In this report, Wang and colleagues present the results of a national survey of nearly 400 consulting statisticians about requests from investigators to engage in inappropriate statistical practices.
The four most frequently reported inappropriate requests were (in order of frequency): a) removing or altering some data records to better support the research hypothesis; b) interpreting the statistical findings on the basis of expectation, not actual results; c) not reporting the presence of key missing data that might bias the results; and d) ignoring violations of assumptions that would change results from positive to negative.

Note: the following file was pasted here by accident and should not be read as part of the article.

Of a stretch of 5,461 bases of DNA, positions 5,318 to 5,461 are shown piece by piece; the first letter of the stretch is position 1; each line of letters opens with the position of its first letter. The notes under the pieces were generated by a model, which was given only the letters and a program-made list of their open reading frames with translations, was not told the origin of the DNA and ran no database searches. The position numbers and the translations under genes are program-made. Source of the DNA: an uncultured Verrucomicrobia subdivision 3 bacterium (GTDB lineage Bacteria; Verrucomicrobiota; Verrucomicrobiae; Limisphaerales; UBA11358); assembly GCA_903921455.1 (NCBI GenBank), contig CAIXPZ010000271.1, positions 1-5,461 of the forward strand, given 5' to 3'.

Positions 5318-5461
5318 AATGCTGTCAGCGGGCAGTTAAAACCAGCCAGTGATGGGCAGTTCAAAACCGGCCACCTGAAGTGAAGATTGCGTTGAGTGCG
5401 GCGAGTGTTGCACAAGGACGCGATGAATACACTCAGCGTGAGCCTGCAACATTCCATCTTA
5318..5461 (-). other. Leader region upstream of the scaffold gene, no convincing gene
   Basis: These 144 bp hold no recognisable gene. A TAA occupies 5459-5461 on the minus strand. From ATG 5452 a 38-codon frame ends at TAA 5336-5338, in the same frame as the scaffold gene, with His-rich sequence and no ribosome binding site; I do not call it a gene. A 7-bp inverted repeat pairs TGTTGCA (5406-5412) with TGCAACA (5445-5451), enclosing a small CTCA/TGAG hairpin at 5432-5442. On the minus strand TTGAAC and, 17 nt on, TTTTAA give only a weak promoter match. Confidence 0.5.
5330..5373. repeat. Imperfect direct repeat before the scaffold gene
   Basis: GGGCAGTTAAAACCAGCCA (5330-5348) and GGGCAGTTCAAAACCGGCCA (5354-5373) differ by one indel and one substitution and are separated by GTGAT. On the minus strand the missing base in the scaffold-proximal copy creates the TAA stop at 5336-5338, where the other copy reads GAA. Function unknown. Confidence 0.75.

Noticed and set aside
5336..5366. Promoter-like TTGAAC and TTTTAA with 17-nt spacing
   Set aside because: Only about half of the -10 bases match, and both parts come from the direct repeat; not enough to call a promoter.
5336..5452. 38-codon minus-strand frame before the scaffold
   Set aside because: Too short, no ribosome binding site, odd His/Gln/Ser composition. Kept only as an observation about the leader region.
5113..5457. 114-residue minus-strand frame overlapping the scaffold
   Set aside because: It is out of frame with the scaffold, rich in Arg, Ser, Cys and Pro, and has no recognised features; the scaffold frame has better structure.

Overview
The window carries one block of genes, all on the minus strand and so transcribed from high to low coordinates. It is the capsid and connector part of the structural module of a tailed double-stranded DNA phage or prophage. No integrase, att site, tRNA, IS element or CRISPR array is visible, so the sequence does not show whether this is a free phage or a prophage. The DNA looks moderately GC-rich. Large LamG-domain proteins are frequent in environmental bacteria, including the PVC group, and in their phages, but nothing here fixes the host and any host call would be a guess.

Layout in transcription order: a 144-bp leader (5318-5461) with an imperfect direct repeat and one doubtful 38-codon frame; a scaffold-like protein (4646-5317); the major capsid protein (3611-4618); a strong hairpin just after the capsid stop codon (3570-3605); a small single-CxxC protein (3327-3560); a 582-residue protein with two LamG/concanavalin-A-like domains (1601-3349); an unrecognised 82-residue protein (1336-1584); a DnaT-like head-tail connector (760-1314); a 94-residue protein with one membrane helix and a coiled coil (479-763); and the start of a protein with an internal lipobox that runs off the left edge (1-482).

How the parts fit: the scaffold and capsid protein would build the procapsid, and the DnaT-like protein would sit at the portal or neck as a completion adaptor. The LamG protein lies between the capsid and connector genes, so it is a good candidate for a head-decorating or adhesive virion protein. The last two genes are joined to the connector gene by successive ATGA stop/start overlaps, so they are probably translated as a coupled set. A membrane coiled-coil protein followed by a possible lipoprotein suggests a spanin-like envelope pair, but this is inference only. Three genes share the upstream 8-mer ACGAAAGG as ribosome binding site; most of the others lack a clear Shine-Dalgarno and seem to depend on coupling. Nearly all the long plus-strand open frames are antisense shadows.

Although the survey did not ask statisticians whether they fulfilled these requests, the inappropriate methods described in this report are still used in the published literature, and thus contribute to the problem of nonreproducible research.
Practices like these are very difficult to detect in published work; identification takes either unusual transparency or a time-consuming re-examination of the original research methods and data. At the moment, it can only be speculated whether these requests arise largely from researchers’ inexperience or their response to incentives that reward ‘positive’ results published in high impact factor journals.